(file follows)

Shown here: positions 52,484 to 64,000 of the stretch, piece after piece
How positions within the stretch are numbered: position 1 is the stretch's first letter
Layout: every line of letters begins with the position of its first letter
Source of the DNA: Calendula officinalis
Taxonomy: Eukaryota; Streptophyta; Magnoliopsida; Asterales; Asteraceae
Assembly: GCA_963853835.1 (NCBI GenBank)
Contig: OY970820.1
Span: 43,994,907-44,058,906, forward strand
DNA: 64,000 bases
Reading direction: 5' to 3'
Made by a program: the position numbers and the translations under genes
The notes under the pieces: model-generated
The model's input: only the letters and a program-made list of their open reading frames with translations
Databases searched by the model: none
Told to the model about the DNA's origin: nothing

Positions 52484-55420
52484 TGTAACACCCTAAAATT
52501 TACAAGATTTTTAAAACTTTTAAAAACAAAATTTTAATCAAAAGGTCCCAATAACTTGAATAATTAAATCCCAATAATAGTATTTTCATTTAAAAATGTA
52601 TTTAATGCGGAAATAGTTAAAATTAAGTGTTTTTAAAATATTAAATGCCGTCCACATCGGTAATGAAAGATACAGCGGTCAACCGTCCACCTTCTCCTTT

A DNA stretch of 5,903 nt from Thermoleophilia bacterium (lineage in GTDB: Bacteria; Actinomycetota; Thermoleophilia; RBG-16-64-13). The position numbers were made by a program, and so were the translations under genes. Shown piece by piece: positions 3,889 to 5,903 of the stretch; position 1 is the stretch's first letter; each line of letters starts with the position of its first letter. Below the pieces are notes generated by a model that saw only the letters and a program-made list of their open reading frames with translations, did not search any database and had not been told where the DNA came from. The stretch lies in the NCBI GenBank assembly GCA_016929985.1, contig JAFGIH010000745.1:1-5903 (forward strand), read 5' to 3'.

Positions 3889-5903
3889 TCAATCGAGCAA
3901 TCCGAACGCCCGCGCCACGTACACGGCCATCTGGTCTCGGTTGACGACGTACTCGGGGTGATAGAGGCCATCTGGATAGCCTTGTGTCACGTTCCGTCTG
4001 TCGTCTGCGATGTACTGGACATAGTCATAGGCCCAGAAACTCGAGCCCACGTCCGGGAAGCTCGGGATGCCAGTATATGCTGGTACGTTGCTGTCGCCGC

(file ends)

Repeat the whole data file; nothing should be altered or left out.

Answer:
Shown here: positions 52,484 to 64,000 of the stretch, piece after piece
How positions within the stretch are numbered: position 1 is the stretch's first letter
Layout: every line of letters begins with the position of its first letter
Source of the DNA: Calendula officinalis
Taxonomy: Eukaryota; Streptophyta; Magnoliopsida; Asterales; Asteraceae
Assembly: GCA_963853835.1 (NCBI GenBank)
Contig: OY970820.1
Span: 43,994,907-44,058,906, forward strand
DNA: 64,000 bases
Reading direction: 5' to 3'
Made by a program: the position numbers and the translations under genes
The notes under the pieces: model-generated
The model's input: only the letters and a program-made list of their open reading frames with translations
Databases searched by the model: none
Told to the model about the DNA's origin: nothing

Positions 52484-55420
52484 TGTAACACCCTAAAATT
52501 TACAAGATTTTTAAAACTTTTAAAAACAAAATTTTAATCAAAAGGTCCCAATAACTTGAATAATTAAATCCCAATAATAGTATTTTCATTTAAAAATGTA
52601 TTTAATGCGGAAATAGTTAAAATTAAGTGTTTTTAAAATATTAAATGCCGTCCACATCGGTAATGAAAGATACAGCGGTCAACCGTCCACCTTCTCCTTT

A DNA stretch of 5,903 nt from Thermoleophilia bacterium (lineage in GTDB: Bacteria; Actinomycetota; Thermoleophilia; RBG-16-64-13). The position numbers were made by a program, and so were the translations under genes. Shown piece by piece: positions 3,889 to 5,903 of the stretch; position 1 is the stretch's first letter; each line of letters starts with the position of its first letter. Below the pieces are notes generated by a model that saw only the letters and a program-made list of their open reading frames with translations, did not search any database and had not been told where the DNA came from. The stretch lies in the NCBI GenBank assembly GCA_016929985.1, contig JAFGIH010000745.1:1-5903 (forward strand), read 5' to 3'.

Positions 3889-5903
3889 TCAATCGAGCAA
3901 TCCGAACGCCCGCGCCACGTACACGGCCATCTGGTCTCGGTTGACGACGTACTCGGGGTGATAGAGGCCATCTGGATAGCCTTGTGTCACGTTCCGTCTG
4001 TCGTCTGCGATGTACTGGACATAGTCATAGGCCCAGAAACTCGAGCCCACGTCCGGGAAGCTCGGGATGCCAGTATATGCTGGTACGTTGCTGTCGCCGC